My lab does moorings. Engineers design and build huge floats that sit on the surface, or just beneath it. The wire that holds these floats in place will extend to the heavy anchor on the ocean floor, with a set of instruments often spanning the entire depth. We deploy these at sea, and recover them months/years later. The return is a time series of selected oceanographic quantities, for the entire water column, in one location.
|Prepping the floats|
A couple of weeks back, we deployed and recovered a series of moorings for our CORC Project (more at http://mooring.ucsd.edu). In 90 hours, we deployed a glider, two bottom and two subsurface moorings, recovered one subsurface and two bottom-mounted instrument, and had zero relaxing transit. I'll describe the deployments here, and touch on the recovery process in a future post.
Surface and subsurface moorings have different designs, but similar deployment processes. The trick is to get the entire 1-4 km of cable, instruments, chain, floats, and anchor off of moving/bouncing boat without getting anything tangled.
To start, we angle the boat so it is roughly steaming towards the desired location. The large float is the first thing in the water. For surface moorings, this is a huge surface buoy, while subsurface floats are smaller. Instruments start on the main float itself, and continue along the cable in carefully determined intervals.
At the end of the wire, a couple lengths of chain, more flotation, and finally the anchor (normally railroad wheels) are lifted over the ship's edge. We continue to steam to the desired location, with sometimes trailing 4km of wire, floats, and instruments. Once the Chief Scientist gives the signal, the anchor is dropped and pulls all to rest vertically in the water column.
Anyways, watch a couple timelapses and check out a bunch of photos.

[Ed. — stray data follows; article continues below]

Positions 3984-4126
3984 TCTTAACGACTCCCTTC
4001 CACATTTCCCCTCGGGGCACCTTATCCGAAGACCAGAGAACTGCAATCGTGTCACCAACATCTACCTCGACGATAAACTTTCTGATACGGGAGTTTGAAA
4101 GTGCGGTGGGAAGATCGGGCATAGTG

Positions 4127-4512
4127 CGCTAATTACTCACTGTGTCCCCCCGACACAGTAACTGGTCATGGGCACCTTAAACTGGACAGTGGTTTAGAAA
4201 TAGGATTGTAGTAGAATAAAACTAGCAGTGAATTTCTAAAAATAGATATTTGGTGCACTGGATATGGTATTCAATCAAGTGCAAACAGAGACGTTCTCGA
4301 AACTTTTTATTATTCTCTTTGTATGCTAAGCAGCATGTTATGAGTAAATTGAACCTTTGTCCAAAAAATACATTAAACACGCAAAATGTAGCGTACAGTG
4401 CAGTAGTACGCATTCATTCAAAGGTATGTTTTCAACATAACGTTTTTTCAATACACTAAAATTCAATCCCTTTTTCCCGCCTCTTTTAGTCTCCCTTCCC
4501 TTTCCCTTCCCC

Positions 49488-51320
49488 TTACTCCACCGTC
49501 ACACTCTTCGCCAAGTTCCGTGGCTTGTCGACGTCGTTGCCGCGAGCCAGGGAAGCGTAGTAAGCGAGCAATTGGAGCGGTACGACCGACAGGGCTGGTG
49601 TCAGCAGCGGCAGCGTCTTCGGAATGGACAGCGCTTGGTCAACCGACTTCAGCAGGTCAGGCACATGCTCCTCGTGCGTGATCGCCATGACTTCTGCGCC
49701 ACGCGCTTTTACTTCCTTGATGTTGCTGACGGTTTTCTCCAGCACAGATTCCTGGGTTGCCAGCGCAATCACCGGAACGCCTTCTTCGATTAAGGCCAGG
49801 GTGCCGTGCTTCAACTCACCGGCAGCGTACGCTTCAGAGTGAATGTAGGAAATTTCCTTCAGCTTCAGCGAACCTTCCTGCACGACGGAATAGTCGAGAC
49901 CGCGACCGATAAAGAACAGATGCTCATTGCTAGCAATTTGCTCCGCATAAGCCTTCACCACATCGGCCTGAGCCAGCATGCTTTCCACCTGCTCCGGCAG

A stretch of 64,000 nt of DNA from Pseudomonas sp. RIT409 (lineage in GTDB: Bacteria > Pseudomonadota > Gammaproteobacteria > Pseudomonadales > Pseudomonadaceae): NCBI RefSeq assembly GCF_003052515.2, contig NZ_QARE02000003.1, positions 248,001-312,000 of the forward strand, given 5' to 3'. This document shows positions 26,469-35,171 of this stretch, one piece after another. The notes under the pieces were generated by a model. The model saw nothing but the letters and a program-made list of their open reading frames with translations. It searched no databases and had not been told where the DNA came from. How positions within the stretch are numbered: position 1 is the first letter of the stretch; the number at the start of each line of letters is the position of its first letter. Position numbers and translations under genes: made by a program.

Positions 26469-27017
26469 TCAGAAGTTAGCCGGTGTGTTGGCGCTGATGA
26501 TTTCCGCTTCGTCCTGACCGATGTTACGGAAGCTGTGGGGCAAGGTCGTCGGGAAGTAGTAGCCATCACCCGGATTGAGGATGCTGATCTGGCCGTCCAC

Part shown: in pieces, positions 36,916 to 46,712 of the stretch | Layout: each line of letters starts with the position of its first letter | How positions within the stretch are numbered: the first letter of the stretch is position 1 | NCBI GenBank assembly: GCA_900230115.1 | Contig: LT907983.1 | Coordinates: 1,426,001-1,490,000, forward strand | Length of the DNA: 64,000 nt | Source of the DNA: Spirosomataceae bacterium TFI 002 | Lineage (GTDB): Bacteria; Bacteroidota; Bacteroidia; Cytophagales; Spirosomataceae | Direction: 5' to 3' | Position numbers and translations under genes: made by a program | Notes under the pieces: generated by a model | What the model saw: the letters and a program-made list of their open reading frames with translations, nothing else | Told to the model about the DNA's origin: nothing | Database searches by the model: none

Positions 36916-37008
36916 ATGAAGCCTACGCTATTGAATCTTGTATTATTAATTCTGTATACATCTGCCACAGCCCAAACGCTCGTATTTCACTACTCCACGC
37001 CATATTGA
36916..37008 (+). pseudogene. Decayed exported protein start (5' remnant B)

This is the beginning of the first deployment. It lasted over 6 hours, was in ~3800 meters of water, and had a subsurface float that rested at about 50 meters below the surface.
This is the end of the first deployment, the anchor is about to drop when the camera card fills.
This is the (almost) entirety of the Second Deployment. It lasted only about 2.5 hours, was in 800 meters of water, and again the SD Card filled up right before the anchor drop.
--Our instruments use magnets to induce tiny electric pulses in the wire that holds them in place. Similar to Morse Code, this process transmits all the data from each instrument to a single modem. The surface modem will transfer the data via satellite; the subsurface modem is acoustic, and will transmit the data to a passing glider, which will bring the data to the surface within reach of the satellite.
--Our deck leader is a salty German who has the uncanny ability to tell you exactly which box (of over 20) holds each wrench, bolt, and wire length. Rumor has it his toes are made of steel, and has no need for steel toed boots.
--Our lab is playing a large role in the OOI Project, where 4 moorings systems will be put in 4 of the roughest waters, essentially on the corners North and South America. The deployments and recoveries will be nothing short of exciting.
|Port Hueneme, in Oxnard|
|A ship, bigger than ours|
|Fully loaded, ready to depart|
|Some first years earned their sea legs|
|Paul caught a fish; lab BBQ a week later|
|Pre-Deployment meeting; Chief Scientist in sneakers, Deck Leader in Shorts and Boots|
|First Instrument; it's covered in Copper to keep off Bio-Fouling|
|Location of GoPro Camera|
|Last set of floats with release.|
|Deployment 2, surface floats.|
|Deck Leader, rolling a Cig|
|Our Bottom Releases are acoustic and let go only to a particular set of frequencies.|
|Anchor!! For Deployment 2|
|Unloading back at Port|